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Voyage of the DAMed

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Video is taking over corporate communications. Instead of circulating internal memos by email or paper, we see managers and executives delivering addresses by video. Not only do companies send out written press releases, they also send video briefings and demonstrations. And videoconferencing is emerging as a cheaper, more convenient alternative to flying halfway around the world for a meeting.

While the average cubicle dwellers have surely noticed the proliferation of enterprise-level video, they'd more than likely shrug their shoulders if you asked them how that video was managed and broadcast. The proverbial man behind the curtain, the digital asset management (DAM) system, is becoming an increasingly important part of the corporate communications landscape.

For online video at the personal level, uploading to YouTube or another free online streaming site might work-it is, after all, quick, easy, and cheap. But enterprise streaming video is a different story altogether. The costs of hosting, managing, and transmitting video on the enterprise level can be enormous, particularly in a company with many offices spread over a large geographical area. There are concerns over security, bandwidth, quality, and accessibility. What if a company wants to stream content live? What if a company wants to track viewership in detail? These considerations require enterprise-level streaming video project leaders to look elsewhere for help—they are looking at DAM.

The Mission of Enterprise VideoBAumann1

One use for video within the company is training. Rather than using video for purely informational purposes, online applications can replace training videos or DVDs, or, sometimes, live training sessions. 

Jason Deadrich, president of Fordela Corp., a San Francisco-based online video platform provider, says the company got underway with the idea that it would mostly be creating online training videos. Within a few years, that model had evolved into something quite different. After starting life as a hosting site for job training videos, Fordela had become a full-fledged corporate communications provider.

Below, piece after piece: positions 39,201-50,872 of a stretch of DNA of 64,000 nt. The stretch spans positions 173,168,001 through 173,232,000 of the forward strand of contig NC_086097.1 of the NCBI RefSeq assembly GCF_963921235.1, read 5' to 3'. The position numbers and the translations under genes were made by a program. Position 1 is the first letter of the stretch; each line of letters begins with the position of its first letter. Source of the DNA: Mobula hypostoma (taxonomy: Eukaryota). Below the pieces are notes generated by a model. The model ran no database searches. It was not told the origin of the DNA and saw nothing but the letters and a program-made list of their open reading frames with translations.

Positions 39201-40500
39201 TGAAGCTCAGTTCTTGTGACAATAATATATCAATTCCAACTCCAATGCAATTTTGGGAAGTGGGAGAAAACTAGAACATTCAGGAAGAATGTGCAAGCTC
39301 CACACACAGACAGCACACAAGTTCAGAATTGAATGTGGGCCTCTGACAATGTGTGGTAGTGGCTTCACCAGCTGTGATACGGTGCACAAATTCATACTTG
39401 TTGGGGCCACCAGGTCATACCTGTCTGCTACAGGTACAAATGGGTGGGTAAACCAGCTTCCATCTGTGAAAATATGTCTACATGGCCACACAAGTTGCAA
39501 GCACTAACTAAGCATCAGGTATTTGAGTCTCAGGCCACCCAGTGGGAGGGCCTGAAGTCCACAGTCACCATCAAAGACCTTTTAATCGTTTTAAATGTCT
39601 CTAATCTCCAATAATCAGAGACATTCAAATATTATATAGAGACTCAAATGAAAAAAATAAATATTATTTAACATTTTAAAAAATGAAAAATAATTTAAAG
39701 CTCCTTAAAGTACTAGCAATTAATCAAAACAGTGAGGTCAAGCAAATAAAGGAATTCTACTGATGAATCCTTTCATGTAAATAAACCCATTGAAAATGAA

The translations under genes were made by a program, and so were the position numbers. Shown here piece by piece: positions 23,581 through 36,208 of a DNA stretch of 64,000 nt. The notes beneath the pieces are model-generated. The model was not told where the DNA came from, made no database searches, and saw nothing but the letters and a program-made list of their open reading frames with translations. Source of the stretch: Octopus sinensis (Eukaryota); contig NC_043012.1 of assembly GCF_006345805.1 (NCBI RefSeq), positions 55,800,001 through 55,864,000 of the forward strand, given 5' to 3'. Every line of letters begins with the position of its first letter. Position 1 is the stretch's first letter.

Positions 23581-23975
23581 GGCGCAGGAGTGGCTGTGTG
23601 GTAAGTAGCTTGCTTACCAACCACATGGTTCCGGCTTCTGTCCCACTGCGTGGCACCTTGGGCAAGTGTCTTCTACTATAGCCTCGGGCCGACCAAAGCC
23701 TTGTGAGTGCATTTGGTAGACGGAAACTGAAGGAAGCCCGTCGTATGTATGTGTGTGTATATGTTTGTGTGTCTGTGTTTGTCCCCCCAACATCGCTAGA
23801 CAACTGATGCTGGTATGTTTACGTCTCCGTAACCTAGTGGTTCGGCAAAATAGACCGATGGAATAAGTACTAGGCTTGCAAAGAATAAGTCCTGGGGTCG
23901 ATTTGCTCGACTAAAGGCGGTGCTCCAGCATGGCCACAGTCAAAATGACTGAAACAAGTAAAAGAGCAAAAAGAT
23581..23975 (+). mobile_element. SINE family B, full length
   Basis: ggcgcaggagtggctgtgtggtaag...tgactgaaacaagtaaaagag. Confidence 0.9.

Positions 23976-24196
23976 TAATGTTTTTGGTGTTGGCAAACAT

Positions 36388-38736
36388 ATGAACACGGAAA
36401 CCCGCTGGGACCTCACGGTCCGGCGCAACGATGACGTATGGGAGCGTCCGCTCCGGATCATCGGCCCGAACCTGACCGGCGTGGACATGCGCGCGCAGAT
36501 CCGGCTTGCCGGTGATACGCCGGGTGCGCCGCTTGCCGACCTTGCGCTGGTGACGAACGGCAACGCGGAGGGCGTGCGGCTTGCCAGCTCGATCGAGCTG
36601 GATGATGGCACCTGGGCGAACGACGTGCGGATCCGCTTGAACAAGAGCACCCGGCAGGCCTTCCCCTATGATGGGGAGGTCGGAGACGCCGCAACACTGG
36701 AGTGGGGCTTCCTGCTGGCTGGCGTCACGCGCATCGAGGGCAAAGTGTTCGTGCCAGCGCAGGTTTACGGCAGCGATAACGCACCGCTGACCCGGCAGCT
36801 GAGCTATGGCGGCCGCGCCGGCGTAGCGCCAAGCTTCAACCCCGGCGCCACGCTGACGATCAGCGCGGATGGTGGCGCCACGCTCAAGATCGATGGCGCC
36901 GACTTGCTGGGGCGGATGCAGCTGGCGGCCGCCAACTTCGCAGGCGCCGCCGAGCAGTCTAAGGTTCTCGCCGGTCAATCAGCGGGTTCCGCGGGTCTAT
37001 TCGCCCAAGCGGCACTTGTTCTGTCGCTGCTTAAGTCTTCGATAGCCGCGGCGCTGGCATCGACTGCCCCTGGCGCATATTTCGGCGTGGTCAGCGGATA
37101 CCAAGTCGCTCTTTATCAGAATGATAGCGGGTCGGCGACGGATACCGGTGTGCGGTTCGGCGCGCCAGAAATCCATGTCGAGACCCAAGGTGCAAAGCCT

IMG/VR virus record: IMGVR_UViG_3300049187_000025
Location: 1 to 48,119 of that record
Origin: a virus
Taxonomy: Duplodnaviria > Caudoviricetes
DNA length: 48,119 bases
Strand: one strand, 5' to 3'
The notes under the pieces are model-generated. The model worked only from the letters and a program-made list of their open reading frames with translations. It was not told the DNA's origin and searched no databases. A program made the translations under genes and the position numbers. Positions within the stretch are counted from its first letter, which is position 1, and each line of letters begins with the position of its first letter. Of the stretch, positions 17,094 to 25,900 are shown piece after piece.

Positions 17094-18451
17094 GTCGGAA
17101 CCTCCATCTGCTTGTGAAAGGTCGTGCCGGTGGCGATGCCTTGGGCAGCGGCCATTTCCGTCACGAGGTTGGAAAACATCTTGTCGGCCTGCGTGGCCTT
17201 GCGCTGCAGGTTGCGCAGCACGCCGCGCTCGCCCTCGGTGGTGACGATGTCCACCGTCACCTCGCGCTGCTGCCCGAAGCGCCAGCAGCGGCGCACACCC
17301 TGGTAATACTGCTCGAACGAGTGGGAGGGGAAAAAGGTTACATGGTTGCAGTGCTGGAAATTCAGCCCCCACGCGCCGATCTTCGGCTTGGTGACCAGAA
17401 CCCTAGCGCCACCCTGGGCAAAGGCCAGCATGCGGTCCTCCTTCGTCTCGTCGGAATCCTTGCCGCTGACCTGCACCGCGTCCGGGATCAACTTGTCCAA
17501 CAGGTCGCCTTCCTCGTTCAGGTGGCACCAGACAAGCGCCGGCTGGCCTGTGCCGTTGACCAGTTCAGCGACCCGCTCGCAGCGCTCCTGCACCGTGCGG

"As we had more and more ... meetings, customers would come up with more and more  ideas," Deadrich says. "We'd say, ‘Oh, how about doing this with video or that with video?' We kind of have a running joke here whenever we have a meeting- someone will come up with some different use of video in their world." 

One of the major draws of online video and videoconferencing on a corporate level is that it allows for visual contact with an audience that could be hundreds (or thousands) of miles away without having to spend time, money, and resources on travel. On the other hand, emails or corporate memos can be seen as impersonal and can be easily ignored. The middle ground is conducting those meetings or sending those memoranda by video. Brian Jensen, managing director of global corporate communications at Cushman & Wakefield, sees video as the next best thing to in-person communication.

"It's not like email, when it doesn't have emotion," Jensen says. "It's not like word of mouth, where you might hear it thirdhand and get the message wrong. It's clear and concise." 

While other forms of media can be transmitted companywide, video offers the suggestion of face-to-face contact that can't be found in print communiqués and even other forms of multimedia. For internal communications, video
feels more personal.

"If I send you a PowerPoint slide deck with a voice over, I don't think the message is as powerful as if I send you a video," says Jim Janicki, president and CEO of Ignite Technologies.  

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